Silly. Child-like. These are just a couple of ways The Florida Bar Guidelines for Networking Sites Approved by The Standing Committee on Advertising have recently been described.
And as I wrote in Solely Social or Used to Promote?, they demonstrate a fundamental lack of understanding about how we communicate.
You see, the Florida Bar would prefer to look at communications by lawyers on social networking sites as fitting into neat little boxes.
In one box, they would put communications by lawyer "solely for social purposes, to maintain social contact with family and close friends." These they suggest are not subject to the lawyer advertising rules.
In a second box, they would put "pages appearing on networking sites that are used to promote the lawyer or law firm’s practice." These they suggest are subject to the lawyer advertising rules.
And while some communications by lawyers may fit neatly into one of the two boxes, of course we know that the overwhelming majority of communications will include social purposes, as well as, promotional purposes.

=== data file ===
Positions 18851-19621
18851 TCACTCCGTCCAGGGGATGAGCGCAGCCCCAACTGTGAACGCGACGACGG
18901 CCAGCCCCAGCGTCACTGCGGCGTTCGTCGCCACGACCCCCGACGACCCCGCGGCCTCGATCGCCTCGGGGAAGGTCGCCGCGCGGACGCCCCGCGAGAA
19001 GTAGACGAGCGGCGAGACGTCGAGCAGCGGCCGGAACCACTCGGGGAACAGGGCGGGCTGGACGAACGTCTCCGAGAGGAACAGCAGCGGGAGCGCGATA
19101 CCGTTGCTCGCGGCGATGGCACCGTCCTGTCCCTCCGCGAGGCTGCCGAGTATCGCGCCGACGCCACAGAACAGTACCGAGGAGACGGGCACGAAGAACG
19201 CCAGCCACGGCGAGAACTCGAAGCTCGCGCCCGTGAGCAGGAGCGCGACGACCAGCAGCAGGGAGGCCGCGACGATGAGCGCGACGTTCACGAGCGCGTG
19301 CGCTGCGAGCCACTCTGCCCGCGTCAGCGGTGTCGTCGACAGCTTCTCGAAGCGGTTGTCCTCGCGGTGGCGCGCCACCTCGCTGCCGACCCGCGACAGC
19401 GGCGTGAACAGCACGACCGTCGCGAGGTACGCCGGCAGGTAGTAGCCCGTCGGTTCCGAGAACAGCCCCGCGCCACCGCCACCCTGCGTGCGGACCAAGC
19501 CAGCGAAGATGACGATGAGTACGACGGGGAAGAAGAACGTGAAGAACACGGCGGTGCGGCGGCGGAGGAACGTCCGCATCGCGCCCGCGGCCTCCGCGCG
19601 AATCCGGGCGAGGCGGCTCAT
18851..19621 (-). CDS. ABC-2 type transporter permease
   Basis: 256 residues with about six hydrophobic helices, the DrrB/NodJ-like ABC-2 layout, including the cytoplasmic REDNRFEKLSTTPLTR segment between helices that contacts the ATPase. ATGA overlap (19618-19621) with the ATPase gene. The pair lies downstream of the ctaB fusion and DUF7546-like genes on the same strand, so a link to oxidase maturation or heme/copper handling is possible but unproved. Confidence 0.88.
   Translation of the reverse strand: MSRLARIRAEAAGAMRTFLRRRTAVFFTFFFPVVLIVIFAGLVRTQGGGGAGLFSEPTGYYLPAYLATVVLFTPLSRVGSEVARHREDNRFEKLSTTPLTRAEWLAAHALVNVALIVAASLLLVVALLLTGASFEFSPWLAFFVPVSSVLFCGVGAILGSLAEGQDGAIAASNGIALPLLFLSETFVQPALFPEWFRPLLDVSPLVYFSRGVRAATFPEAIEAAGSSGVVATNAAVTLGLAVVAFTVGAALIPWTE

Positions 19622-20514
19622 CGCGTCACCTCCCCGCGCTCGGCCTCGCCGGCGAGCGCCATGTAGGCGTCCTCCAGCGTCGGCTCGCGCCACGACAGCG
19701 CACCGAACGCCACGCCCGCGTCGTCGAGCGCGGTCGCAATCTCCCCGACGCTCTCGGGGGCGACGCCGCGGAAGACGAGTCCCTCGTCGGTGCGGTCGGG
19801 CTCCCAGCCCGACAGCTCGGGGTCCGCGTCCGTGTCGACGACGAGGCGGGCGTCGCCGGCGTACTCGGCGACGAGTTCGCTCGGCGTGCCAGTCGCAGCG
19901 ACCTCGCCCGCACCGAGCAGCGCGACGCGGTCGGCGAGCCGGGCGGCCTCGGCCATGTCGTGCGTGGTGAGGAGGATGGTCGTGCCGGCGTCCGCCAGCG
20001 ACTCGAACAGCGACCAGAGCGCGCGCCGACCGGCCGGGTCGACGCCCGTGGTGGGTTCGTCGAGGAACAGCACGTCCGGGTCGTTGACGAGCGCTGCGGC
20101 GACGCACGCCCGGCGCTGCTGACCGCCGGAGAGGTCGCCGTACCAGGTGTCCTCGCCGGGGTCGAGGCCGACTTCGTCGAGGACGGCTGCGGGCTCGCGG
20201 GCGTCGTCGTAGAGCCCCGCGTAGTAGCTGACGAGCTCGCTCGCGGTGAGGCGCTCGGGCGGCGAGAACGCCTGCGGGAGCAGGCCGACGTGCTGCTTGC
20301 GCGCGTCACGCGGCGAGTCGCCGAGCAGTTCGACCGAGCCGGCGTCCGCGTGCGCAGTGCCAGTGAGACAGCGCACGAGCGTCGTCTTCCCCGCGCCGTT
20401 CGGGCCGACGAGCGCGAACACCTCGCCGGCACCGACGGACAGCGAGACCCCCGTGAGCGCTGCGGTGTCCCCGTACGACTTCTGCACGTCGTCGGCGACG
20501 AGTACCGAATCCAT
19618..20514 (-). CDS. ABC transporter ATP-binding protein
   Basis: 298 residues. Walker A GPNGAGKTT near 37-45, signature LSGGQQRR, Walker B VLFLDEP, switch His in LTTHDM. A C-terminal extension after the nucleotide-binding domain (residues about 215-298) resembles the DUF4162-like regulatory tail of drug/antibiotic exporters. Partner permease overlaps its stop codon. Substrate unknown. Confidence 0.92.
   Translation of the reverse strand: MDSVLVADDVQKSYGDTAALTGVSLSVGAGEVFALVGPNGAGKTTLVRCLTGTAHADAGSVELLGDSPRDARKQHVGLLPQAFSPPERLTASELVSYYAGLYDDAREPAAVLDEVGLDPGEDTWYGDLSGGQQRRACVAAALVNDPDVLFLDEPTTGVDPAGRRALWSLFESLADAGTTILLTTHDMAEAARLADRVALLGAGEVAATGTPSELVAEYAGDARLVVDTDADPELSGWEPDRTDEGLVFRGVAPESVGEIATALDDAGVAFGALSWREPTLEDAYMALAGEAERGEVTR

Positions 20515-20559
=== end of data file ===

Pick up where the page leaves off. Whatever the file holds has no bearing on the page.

But even if we recognize that communications are intended to convey a variety of meanings, there's really another question here. Should the intent of the communication be the distinguishing factor?
In Legal Blogging vs Advertising & Marketing we examined the Horace Hunter blog debacle. In that example the Virgninia Bar took issue with Mr. Hunter's omission of disclaimer on his "blog". They claimed that at least one purpose of his website to market the firm and attract business.
Which raised the question of whether there true distinctions between blogs, other forms of electronic communications, marketing materials, and advertisements.
As I've written before, at least with regard to lawyer ethics rules, the issue shouldn't be whether the intent of the communication was editorial, solely social, or used to promote.
As Professor Goldman puts it:
"The law doesn’t handle editorial-content-as-marketing overlaps very well, unfortunately.”
In my humble opinion, even The U.S. Supreme Court has trouble making the distinction between "pure speech" and "commercial speech" (much this trouble created by the Court).
And so, in the end, lawyers, at least those in Florida, in order to comply with the silly and child-like rules of their State Bar, must regulate their communications to fit neatly into one of two boxes. Those that are solely for social purposes and those that are used to promote.
I challenge you to answer the hypothetical examples listed here.